Template:Pp-protected Human rights abuses in Azad Kashmir, a disputed territory administered by Pakistan, are an ongoing issue, ranging from forced disappearances,[1][2] torture[3] to political repression and electoral fraud[4] and suppression of freedom of speech.[5] According to the human rights commission of Pakistan the Inter-Services Intelligence(ISI) agency carries out extensive surveillance operations on the press and pro independence groups, they have carried out arbitrary arrests in which people have been tortured and several have died.[4] Asian Legal Resource Centre (ALRC) is cited to indicate that dozens have disappeared after their arrests in Pakistan-held Kashmir. Those missing include Pakistani army personnel, those involved in spying for Pakistan, or those suspected of spying for India. According to the report "persons are arrested and disappeared if they refuse to join or try to leave the forces engaged in the “Jihad” inside Indian-held Kashmir or don’t provide information to the intelligence agencies about the movements of people across the border control line. A significant number of cases point to the Inter-Services Intelligence’s involvement in these disappearances"[1]

Brad Adams the Asia director at Human Rights Watch has said in 2006

Although ‘azad’ means ‘free,’ the residents of Azad Kashmir are anything but, The Pakistani authorities govern Azad Kashmir with strict controls on basic freedoms.[6]

Form of Human Rights[edit | edit source]

It was reported that on 28 May 1999, the Supreme Court of Pakistan delivered a stinging broadside of Islamabad’s oppressive, undemocratic and colonial subjugation of the Northern Areas of Pakistan-Administered Kashmir, including denial to fundamental rights, illegal detention with limited access to justice.”[7]Template:SPS. After 2011 elections, the Prime Minister of Azad Kashmir, Sardar Attique Ahmad Khan, admitted that there were mistakes in the voters list which have raised questions about the credibility of the elections.[8]Template:SPS[9]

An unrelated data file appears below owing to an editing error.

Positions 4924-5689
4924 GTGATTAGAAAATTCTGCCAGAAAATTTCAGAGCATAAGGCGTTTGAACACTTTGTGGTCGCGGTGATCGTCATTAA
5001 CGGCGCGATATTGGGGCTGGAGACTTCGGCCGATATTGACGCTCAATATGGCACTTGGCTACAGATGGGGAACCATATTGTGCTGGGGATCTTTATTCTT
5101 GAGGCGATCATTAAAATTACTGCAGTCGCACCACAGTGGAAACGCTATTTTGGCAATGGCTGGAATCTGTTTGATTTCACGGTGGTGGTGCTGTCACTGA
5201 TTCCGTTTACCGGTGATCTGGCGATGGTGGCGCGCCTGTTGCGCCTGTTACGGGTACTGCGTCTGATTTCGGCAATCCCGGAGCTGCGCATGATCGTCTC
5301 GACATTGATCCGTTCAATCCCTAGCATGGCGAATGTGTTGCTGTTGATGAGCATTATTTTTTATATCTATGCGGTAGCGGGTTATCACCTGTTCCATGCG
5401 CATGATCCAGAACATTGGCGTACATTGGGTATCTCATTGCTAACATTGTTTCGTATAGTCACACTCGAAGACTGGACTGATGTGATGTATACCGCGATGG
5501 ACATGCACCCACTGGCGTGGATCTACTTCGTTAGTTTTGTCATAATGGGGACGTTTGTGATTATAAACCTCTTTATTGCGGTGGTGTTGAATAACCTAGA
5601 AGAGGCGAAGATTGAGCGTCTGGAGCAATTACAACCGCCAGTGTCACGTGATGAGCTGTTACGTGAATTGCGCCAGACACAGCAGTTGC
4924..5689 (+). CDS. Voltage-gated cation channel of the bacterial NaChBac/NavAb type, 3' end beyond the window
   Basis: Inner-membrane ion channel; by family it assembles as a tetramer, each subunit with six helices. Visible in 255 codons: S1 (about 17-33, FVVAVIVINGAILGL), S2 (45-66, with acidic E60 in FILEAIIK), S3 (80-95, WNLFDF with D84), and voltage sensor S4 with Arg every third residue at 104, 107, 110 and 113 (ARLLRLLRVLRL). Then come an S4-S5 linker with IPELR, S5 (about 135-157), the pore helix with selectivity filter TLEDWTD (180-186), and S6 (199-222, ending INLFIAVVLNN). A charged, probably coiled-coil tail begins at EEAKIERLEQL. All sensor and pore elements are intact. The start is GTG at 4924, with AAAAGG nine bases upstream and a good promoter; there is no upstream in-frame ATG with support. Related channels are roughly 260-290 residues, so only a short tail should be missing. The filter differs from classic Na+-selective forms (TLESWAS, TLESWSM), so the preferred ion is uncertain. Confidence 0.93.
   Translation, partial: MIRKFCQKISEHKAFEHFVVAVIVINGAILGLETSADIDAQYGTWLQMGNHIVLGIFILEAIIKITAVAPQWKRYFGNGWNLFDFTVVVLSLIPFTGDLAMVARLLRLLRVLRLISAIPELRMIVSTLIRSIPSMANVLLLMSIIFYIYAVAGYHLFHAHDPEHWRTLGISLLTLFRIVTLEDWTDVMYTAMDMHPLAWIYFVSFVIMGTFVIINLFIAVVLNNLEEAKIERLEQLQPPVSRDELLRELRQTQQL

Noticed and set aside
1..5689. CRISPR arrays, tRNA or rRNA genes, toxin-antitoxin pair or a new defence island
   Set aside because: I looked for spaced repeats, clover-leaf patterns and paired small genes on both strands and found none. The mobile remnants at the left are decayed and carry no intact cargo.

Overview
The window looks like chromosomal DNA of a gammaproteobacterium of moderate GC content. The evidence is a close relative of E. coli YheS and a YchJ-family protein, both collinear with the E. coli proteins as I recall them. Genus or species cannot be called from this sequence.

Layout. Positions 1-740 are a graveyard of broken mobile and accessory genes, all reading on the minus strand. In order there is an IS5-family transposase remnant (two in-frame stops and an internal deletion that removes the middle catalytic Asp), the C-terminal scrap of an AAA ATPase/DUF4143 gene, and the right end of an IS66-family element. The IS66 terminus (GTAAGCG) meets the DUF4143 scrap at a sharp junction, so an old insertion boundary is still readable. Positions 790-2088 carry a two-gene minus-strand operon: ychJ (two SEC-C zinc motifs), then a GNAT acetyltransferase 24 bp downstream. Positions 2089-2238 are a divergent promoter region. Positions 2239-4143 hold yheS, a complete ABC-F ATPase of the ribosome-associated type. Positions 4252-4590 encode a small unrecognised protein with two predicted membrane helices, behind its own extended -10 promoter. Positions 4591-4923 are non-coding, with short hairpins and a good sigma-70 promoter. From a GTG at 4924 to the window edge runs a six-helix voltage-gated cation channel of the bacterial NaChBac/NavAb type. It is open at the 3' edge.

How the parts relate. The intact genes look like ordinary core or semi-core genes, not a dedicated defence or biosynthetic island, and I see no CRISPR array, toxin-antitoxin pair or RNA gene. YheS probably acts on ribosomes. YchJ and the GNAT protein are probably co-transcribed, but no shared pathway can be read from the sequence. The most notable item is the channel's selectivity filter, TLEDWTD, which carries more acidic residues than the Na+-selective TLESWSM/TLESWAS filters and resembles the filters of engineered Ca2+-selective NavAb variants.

While speaking to Dr Shabir Choudhry, Afzaal Suleria, President of the United Kashmir People's National Party- Azad Kashmir Chapter said:

“Another innocent Azad Kashmiri has become a victim of the ISI. We people are constantly harassed and victimised because we oppose the Pakistani occupation of our motherland.”[10]

According to Mr. Suleria the ISI kidnapped and killed a doctor in May 2011 which lead to a demonstration against the ISI.[10]

Suleria also stated that Pakistani rule here is "imperial in nature".[10]

Other Kashmir National Party leaders, Abbas Butt, Dr Shabir Choudhry, Asim Mirza, Nawaz Majid, and others have strongly denounced this brutal killing and demanded those responsible must be held accountable for their actions.[10]

Politics[edit | edit source]

It was reported that politically Pakistan-administered Kashmir is a “replica of Pakistan”: Basic Democracy of Ayub Khan and Gen. Zia's Martial Law. In December 1993 the blasphemy laws of Pakistan were enforced to this region. They are ruled directly through a chief executive Lt. Gen. Mohammed Shafiq, appointed by Islamabad with a 26-member Northern Areas Council.[11]Template:Verify credibilityTemplate:SPS

The regime in Muzaffarabad (capital of Azad Kashmir) is one set up by Pakistan in territory it has occupied "not acquired by law".[11]Template:Verify credibility

According to Human Rights Watch,

the Pakistani government represses democratic freedoms, muzzles the press and practices routine torture.[12]